This year was an interesting animal. A predator to be sure—sleek and edged and hungry. This year fed to bursting, moved on starving to the next meal, burning off the last. It ate pieces of people that will never grow back and it only got hungrier and stronger.
Lucky for us, tigers are marvelous to behold, and everybody tunes in for Shark Week. Adrenaline is contagious. You can live on the stuff for awhile. And there was plenty to go around in 2010.
Time to chart the bite marks. The Chinese have it all wrong, see: Curses are just blessings in more memorable form.
Here are Ten that deserve to be shared.
10. PIKE by Benjamin Whitmer. It’s not the flagship of the fledgling PM Press, the new bad boys of noir, but it’s the fire ship for sure. Pike illuminates the literary potential of a genre that too often resorts to formula and punches pulled. This is proof that ink is still explosive.
9. The Walking Dead on AMC. I’ve been waiting since Twilight for something to devour the vampire fad in horror TV and to regurgitate something substantive. Frank Darabont took the story of Robert Kirkman’s award-winning comic and made something attractive to fans and neonates alike. Horror has finally become human again.
8. Popeye’s Chicken. Louisiana stays hip and this fast food chain got down with it in a big way. Jambalaya served in Styrofoam seems like a sin, but it’s my kind of sin. Tuesday specials of 99-cent two-piece meals, spiced with rat poison, is an irresistibly tasty self-abuse.
7. Hatchet II. There’s a revolution in horror film to bring back unrated slasher flicks without sacrificing distribution, and Hatchet II broke through the barricade this year. Anybody who’s had a brush with the MPAA rating system will tell you that there’s not a worse flock of moralists. I hope they fall under the Hatchet and the films that follow it.
6. War Tard. When Gary Brecher lost his home at the Exile and the War Nerd went silent, the world lost its best voice in global politics outside the locked compound of the RAND Corporation. Now Brecher is back under the mysterious mantle of the War Tard, and his articles fusing defense studies, geek culture and balls are not to be missed.
5. John Dies At The End. Have Jesus Christ magic together a cross-dressing robot from Adam Smith, George Carlin and Thomas Friedman, and you get David Wong, editor-in-chief of the game-changing comedy site, Cracked.com, and author of the best horror novel since Lovecraft shot vampires into space. Wong’s John Dies At The End is a scary story too smart, too suspenseful and too flat-out funny for any genre to fit it.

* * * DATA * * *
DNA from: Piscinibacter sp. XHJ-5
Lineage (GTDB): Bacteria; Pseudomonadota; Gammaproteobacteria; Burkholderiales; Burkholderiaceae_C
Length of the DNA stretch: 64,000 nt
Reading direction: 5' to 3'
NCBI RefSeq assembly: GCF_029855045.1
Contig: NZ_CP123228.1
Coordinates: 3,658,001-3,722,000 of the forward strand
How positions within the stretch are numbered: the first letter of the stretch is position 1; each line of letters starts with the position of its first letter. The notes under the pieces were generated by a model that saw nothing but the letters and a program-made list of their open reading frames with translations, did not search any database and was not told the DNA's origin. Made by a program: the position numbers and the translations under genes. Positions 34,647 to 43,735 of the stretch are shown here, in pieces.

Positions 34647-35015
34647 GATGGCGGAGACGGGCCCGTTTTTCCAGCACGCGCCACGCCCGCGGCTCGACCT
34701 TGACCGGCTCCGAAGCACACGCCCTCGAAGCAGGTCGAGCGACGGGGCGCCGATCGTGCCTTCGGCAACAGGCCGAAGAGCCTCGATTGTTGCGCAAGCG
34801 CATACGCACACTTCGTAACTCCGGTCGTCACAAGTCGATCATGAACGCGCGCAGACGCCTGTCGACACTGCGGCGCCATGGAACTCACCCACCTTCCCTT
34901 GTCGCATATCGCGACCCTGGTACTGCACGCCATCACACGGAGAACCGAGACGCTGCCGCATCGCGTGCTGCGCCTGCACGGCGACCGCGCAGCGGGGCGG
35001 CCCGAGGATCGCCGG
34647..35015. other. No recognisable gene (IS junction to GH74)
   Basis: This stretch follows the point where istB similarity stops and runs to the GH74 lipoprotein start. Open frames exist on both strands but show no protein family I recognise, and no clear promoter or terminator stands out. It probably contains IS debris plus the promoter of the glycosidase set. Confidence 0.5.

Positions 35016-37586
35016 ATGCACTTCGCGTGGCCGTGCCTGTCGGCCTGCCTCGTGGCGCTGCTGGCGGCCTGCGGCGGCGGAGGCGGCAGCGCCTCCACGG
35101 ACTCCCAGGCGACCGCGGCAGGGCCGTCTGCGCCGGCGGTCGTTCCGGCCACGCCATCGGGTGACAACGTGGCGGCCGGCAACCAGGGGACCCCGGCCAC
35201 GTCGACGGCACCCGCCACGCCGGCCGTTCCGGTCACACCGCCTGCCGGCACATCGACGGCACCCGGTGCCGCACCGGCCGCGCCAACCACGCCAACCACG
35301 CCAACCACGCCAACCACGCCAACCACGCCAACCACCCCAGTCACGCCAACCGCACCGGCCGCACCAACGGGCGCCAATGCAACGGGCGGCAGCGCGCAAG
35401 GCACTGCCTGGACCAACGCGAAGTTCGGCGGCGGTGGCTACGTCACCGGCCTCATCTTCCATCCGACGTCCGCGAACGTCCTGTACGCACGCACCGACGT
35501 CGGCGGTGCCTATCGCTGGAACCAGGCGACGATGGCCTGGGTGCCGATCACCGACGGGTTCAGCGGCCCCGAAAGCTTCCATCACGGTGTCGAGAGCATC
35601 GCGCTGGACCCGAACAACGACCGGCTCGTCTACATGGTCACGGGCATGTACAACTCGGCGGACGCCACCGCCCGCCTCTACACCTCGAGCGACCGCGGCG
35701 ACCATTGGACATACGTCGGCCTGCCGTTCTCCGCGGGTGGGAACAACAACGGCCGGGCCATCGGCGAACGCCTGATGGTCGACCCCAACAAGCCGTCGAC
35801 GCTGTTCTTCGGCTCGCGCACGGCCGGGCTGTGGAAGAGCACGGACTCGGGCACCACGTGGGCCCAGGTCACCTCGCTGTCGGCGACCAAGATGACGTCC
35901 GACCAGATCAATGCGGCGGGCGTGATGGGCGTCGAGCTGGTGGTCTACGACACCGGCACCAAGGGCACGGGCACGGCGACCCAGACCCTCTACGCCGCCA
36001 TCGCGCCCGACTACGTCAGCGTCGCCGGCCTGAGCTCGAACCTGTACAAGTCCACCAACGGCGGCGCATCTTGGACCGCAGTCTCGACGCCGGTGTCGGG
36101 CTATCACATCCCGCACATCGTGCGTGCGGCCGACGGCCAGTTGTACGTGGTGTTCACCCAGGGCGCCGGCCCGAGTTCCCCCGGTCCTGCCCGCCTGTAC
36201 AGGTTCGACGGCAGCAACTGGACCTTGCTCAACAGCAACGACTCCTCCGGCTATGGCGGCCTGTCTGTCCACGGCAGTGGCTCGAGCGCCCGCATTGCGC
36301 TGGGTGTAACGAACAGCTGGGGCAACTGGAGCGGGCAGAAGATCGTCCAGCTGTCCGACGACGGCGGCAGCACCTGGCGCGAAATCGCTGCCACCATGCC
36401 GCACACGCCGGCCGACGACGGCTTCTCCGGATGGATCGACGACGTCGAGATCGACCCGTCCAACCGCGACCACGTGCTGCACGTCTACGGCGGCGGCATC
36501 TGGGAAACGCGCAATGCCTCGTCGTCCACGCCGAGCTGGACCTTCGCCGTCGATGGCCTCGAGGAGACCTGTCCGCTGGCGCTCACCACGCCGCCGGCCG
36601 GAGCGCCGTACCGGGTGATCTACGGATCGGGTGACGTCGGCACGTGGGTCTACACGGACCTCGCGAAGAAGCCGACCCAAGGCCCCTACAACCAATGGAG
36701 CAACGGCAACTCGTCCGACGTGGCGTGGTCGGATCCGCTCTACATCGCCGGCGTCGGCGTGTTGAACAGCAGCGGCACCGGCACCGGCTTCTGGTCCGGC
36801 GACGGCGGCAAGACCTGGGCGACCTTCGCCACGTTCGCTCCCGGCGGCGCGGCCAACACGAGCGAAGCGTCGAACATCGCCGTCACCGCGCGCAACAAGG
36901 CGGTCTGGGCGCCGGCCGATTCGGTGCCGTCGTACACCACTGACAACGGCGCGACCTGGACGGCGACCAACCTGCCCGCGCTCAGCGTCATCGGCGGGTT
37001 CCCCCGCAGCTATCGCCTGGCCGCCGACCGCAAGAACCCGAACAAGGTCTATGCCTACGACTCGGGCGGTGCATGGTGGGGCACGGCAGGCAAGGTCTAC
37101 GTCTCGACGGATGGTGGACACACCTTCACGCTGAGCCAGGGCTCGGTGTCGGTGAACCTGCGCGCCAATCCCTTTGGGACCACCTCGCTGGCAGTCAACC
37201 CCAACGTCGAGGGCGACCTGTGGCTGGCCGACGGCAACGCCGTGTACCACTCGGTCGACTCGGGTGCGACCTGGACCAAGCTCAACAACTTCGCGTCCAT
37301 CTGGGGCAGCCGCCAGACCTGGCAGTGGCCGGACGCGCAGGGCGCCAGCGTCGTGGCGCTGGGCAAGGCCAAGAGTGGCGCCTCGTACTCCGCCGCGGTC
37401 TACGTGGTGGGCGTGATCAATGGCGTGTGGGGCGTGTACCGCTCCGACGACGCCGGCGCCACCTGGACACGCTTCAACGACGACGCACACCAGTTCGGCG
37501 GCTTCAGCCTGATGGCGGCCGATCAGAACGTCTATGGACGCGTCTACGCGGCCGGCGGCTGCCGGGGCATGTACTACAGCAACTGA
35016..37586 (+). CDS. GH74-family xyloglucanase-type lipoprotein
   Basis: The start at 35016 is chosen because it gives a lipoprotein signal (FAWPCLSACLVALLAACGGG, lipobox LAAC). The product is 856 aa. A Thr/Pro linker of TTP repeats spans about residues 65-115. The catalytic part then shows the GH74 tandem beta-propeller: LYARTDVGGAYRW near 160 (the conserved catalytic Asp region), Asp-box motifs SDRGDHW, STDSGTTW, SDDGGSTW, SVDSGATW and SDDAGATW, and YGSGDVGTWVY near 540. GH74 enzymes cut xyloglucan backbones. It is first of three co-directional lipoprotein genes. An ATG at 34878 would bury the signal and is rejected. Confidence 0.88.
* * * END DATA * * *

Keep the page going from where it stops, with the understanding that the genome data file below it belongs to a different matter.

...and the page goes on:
4. The US Electric. There is a space in human imagination ruled entirely by sound, and the sovereigns of that space are the US Electric. A duo of composers as eclectic as they are modest, they envision sound in a way that would make David Bowie feel like the ape in front of the monolith in 2001: A Space Odyssey.
3. The Cellar by Richard Laymon. In my vast dietary history of horror, from Anne Rice’s flouncing dark romances to Lovecraft’s stark and arcane image of hostile universes, I have consumed nothing so unsettling, so piquantly disgusting, as Richard Laymon’s The Cellar. Its trim prose is rich with vileness that stains even the staunchest psyche. Devour at your peril.
2. Rabid Child by Pete Risley. If every genre has its parallel luminaries, Pete Risley is noir’s Nabokov—and not just because Rabid Child’s protagonist is a feckless, shrinking pedophile. Risley manages to infuse timely social commentary, Biblical mysticism, zany humor, palpable terror and literary reference into a page-turning plot. His use of language is dark magic, and brave readers should fall under Rabid Child’s spell.
1. Superbowl XLIV. Nothing better represented the triumph of celebration, cunning and the will to win like the New Orleans Saints winning their first Superbowl. Champions of a city that has suffered the worst ravages of any in America and that keeps singing only louder, the Saints convinced me that this year would be a good one, no matter how bad it got. It’s the lesson that teaches that there’s always more to living than survival.
ABOUT THE AUTHOR: Matthew C. Funk is a professional writer in marketing for corporate America, a writing mentor and the author of several manuscripts that illuminate the beauty of human extremes. A graduate of the Professional Writing MFA at USC, his online work is featured at sites such as Crimefactory, Needle Magazine, Thuglit, Powder Burn Flash, Thrillers, Killers and Chillers, Twist of Noir, Six Sentences Volume 3, and his web domain.